With the barren arrogance only the teenage days can bring, we traversed back and forth across the lanes as the lone vehicle on the three lane road. No snow plows, no lights even, as this was a night which directed resources and others elsewhere. Yet ahead a lone dim light grew closer and as we passed the toll sign, the ridiculous became apparently true: the toll booth, complete with toll collector, was fully operational, gate down and obligingly waiting for the operator to signify that we had paid for our passage. I must have said something to him, but unsure now. Perhaps I just registered my surprise and he countered by saying, oh no, his shift was til morning and he expected to see at least a couple of cars pass through. We handed over the quarter (yes, just a quarter) and took off once again, heading down the Meadowbrook toward Ocean Parkway and the sandstone colored obelisk that marked the official center of Jones Beach.
We passed the wetland areas, and bridge, and then followed east onto Ocean Parkway, a narrow strip of a causeway parallel to the ocean shore. On cue it seemed, Gordon Lightfoot came on the radio singing about a ghost from a wishing well…or was it in a castle dark or a fortress strong with chains upon his feet? Atmosphere complete, we choose a parking lot, all available to us of course, and proceeded as far to its end as it went, and exited the car.
The darkness was complete and absolute with no moon or stars to guide our steps. The falling snow had by now has been reduced to a wet salty mush and continued down upon us as we stepped from pavement to sand…a sand frozen from the winter temperatures. I could still hear Mr. Lightfoot’s droning dark voice as we walked further, we believed, towards the ocean waves. We had only one point of reference…the sound of the waves crashing somewhere off in the distance. Waves of 1 foot…3 feet…10 feet…gargantuan. Devouring clutching waves ready to bury our secret journey in their greedy depths. The truly bottomless the truly fathomless the endless dark, the deep. The oldest fear born in the depths of the bottomless lake, and asleep through the years in my Ronkonkoma bones.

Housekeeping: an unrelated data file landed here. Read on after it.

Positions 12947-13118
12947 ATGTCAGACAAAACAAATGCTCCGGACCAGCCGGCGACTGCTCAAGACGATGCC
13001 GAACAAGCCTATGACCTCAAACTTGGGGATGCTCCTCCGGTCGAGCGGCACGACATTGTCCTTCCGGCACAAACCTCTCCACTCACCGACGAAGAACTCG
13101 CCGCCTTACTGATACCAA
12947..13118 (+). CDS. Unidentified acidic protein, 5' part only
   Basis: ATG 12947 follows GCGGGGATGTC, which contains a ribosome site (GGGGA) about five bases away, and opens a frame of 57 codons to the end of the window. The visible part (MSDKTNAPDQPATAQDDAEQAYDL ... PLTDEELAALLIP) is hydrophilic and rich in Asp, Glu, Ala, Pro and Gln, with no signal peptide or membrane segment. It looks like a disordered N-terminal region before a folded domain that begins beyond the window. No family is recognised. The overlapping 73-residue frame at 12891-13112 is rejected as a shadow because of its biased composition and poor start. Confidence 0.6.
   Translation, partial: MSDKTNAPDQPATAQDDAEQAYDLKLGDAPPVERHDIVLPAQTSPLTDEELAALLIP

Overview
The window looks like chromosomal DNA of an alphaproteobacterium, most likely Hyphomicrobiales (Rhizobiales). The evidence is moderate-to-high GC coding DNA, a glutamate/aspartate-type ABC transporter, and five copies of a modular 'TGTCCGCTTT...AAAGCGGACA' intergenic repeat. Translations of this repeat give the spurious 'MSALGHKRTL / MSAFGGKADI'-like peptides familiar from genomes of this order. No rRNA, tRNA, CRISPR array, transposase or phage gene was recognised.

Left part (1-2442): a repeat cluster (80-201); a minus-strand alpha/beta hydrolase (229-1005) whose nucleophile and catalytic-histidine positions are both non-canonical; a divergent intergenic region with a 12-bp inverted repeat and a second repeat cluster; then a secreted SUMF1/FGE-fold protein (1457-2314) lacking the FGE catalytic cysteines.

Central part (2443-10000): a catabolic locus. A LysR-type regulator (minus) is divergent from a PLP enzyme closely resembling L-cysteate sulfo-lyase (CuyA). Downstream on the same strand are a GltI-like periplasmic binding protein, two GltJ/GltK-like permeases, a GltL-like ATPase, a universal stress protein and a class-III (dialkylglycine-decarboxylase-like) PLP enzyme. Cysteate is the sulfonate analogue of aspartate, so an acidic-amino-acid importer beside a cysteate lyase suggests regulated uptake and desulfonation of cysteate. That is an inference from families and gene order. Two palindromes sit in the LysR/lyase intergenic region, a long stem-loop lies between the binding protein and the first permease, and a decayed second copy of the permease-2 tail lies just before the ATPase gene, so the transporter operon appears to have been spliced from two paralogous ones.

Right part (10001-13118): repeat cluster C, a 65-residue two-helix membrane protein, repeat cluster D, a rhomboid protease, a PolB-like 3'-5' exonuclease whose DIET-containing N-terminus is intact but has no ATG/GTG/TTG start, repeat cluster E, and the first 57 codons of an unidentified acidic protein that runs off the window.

I reflected on the roadway, Ocean Parkway, which if the tale was true — the tale of my old soul, should have been covered deep in sand and swallowed by the ocean once the winter season had descended, houses, lights and all. It remained in place, empty but safe.
We continued to walk in silence, Mike and I each glancing at the other occasionally for company for belief that another human soul walked with us for fear that turning we would see no other. Still even as our eyes adjusted no vision no focus was available except our own feet pressing into the sand a world and inches away. With thoughts of villains intent on absconding with our car villains both never present and omnipresent I clutched at the car keys in my winter pockets for fear they too might be grabbed and swallowed by evil creatures of the sand.
The waves in the distance seemed never closer always farther until at once the dry sand gave way to a small piece of ice and then a small splash upon our boots. Forward, slowly forward and then in the crashing noise and intensity and the sheer terror the night revealed the secret monster. The waves, the waves, oh, the waves. The lost lovers of The Lake, the curse, the desperate voices of a hundred thousand shipwrecked men and the forbidden rooms in the mansions of my dreams all became as one. We ran.